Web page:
The macroscopic NMDA receptor-mediated peak current amplitude (Ipeak) recorded from a cell is determined by the following equation: Ipeak = i*N*Po where i represents the unitary current passing though each ion channel, N represents number of channels (i.e., number of functional surface NMDA receptors), and Po represents open probability of ion channels on binding of glutamate to NMDA receptors. The increased peak amplitude of NMDA EPSCs induced by TBOA in the present study may reflect an increase in either N or Po or both assuming i remains unchanged. Using the NMDA open channel blocker MK-801, we demonstrated that blockade of glutamate transporters increases the open probability (Po) of NMDA channels in spinal SG neurons. This is consistent with previous findings that TBOA causes elevation of glutamate concentrations (Liaw et al. 2005) and is supported by the present findings showing that TBOA prolongs the transience of synaptically released glutamate (i.e., prolonged NMDA EPSCs) because the open probability of NMDA channels is known to be increased as glutamate concentrations or dwelling times increase (Banke and Traynelis 2003; Popescu et al. 2004). Furthermore, increased glutamate spillover and ambient concentrations induced by the blockade of glutamate uptake may activate metabotropic glutamate receptors, leading to an increase in NMDA receptor open probability (Kalia et al. 2004).
The increased number (N) of NMDA receptors bound to glutamate in the presence of TBOA could come in two ways. In one way, extrasynaptic glutamate spillover induced by TBOA would recruit additional number (N) of NMDA receptors outside the active synapse as demonstrated in this study. The receptors activated by the spilled glutamate may be located in extrasynaptic sites and/or inside neighboring synapses. The activation of extrasynaptic NMDA receptors in the presence of TBOA is supported by another set of experiments in this study in which bath-application of TBOA led to a greater contribution of NR2B receptor activation to the entire NMDA EPSC, i.e., recruitment of additional activated NR2B receptors. Because NR2B receptors in the extrasynaptic site are generally believed to be more dominant than those inside the synaptic cleft (Lozovaya et al. 2004; Momiyama 2000), an increased proportion of NR2B receptor activation to composition of NMDA EPSCs suggests glutamate spillover to the extrasynaptic site. As we have recently shown that blockade of glial GLT-1 transporters in the spinal dorsal horn results in synaptically released glutamate spillover to AMPA receptors at neighboring synapses (Weng et al. 2007), it is conceivable that glutamate spillovers induced by TBOA lead to activation of NMDA receptors at the neighboring inactive synapses. Furthermore, activation of NMDA receptors outside the active synapse by glutamate spillover also contributes importantly to the prolonged duration of NMDA EPSCs, as the duration of NMDA EPSCs after removal of the active synaptic NMDA receptors in the presence of TBOA was more than twice the baseline, which is comparable to the prolonged NMDA EPSC duration induced by TBOA with intact synaptic NMDA receptors.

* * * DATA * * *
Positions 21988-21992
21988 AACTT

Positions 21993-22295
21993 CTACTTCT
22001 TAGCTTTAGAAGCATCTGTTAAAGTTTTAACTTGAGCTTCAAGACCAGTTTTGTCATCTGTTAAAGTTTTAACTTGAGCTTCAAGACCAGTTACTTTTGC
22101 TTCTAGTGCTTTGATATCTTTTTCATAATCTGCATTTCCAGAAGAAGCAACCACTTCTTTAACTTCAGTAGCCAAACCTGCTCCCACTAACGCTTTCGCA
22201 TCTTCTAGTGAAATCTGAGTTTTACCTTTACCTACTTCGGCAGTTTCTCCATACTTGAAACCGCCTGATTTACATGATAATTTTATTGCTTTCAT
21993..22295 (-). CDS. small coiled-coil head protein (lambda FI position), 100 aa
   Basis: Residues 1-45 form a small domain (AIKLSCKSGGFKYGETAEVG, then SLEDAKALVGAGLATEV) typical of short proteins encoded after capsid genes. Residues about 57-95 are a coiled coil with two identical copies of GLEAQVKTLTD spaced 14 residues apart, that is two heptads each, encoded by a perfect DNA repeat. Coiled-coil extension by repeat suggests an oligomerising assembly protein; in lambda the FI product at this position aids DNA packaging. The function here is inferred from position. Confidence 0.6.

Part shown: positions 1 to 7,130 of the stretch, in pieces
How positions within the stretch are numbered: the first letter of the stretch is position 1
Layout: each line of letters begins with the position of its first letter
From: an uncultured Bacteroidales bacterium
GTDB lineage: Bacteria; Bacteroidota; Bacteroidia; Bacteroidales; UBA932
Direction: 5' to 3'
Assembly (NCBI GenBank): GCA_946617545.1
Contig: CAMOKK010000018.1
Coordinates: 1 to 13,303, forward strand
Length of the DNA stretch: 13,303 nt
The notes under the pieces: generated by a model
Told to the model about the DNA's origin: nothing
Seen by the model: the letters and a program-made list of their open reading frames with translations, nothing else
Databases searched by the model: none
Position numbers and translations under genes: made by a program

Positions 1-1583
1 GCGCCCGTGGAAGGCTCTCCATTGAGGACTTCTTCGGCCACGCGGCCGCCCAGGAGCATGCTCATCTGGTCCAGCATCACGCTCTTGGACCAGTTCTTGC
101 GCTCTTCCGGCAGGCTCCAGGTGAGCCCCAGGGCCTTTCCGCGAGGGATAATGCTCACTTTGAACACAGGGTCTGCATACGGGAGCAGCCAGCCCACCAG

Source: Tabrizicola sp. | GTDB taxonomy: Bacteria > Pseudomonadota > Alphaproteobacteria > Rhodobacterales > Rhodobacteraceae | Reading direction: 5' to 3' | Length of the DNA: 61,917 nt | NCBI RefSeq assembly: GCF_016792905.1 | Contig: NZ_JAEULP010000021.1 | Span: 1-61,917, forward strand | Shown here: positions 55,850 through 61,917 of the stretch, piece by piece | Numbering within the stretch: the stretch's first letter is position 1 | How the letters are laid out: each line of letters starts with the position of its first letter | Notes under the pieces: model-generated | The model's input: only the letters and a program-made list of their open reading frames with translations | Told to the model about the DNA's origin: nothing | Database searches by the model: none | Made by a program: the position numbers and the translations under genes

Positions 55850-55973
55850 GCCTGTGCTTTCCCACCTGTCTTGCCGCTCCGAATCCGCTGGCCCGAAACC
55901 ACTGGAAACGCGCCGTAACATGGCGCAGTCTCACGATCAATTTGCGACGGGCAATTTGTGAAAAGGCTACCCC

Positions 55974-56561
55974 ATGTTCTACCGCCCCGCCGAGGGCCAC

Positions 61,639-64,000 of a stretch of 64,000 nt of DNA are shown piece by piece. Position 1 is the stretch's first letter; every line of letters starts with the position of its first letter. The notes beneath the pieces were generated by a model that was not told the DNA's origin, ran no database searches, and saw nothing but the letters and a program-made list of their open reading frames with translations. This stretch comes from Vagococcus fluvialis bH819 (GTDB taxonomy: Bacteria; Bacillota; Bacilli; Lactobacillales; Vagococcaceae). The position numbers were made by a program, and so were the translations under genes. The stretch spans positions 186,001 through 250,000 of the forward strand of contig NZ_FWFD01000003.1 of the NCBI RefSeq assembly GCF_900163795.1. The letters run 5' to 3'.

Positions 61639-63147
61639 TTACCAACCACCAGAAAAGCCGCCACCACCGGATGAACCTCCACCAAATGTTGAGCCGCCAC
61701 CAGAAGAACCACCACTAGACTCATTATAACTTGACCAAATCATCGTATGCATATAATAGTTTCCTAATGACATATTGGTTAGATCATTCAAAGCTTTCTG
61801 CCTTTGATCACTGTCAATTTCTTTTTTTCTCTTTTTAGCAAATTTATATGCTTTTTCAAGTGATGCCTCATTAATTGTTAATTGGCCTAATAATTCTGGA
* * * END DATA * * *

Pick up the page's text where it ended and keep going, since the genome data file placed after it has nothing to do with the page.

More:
In another way, the NMDA receptors recruited additionally should be located inside the synapse activated at baseline. This notion is based on the following facts. Of the 182.51% increase in the NMDA EPSC peak amplitude in the presence of TBOA, 26.23% came from activation of NMDA receptors outside the original active synapses, and 19.95% were caused by an increase in the channel open probability (Po). The remaining difference must come from activation of NMDA receptors inside the active synapse at baseline. Hence it is conceivable that not all the NMDA receptors located inside the synapse responding to afferent input in spinal SG neurons are occupied fully by glutamate released from presynaptic sites at the baseline (i.e., unsaturated synaptic NMDA receptors) and that impaired glutamate uptake leads to accumulation and dwelling of glutamate in the synaptic cleft that in turn leads to glutamate binding of the unsaturated synaptic NMDA receptors. This is in line with recent studies showing that NMDA receptors at hippocampal synapses are not generally saturated by synaptically released glutamate (Ishikawa et al. 2002; McAllister and Stevens 2000).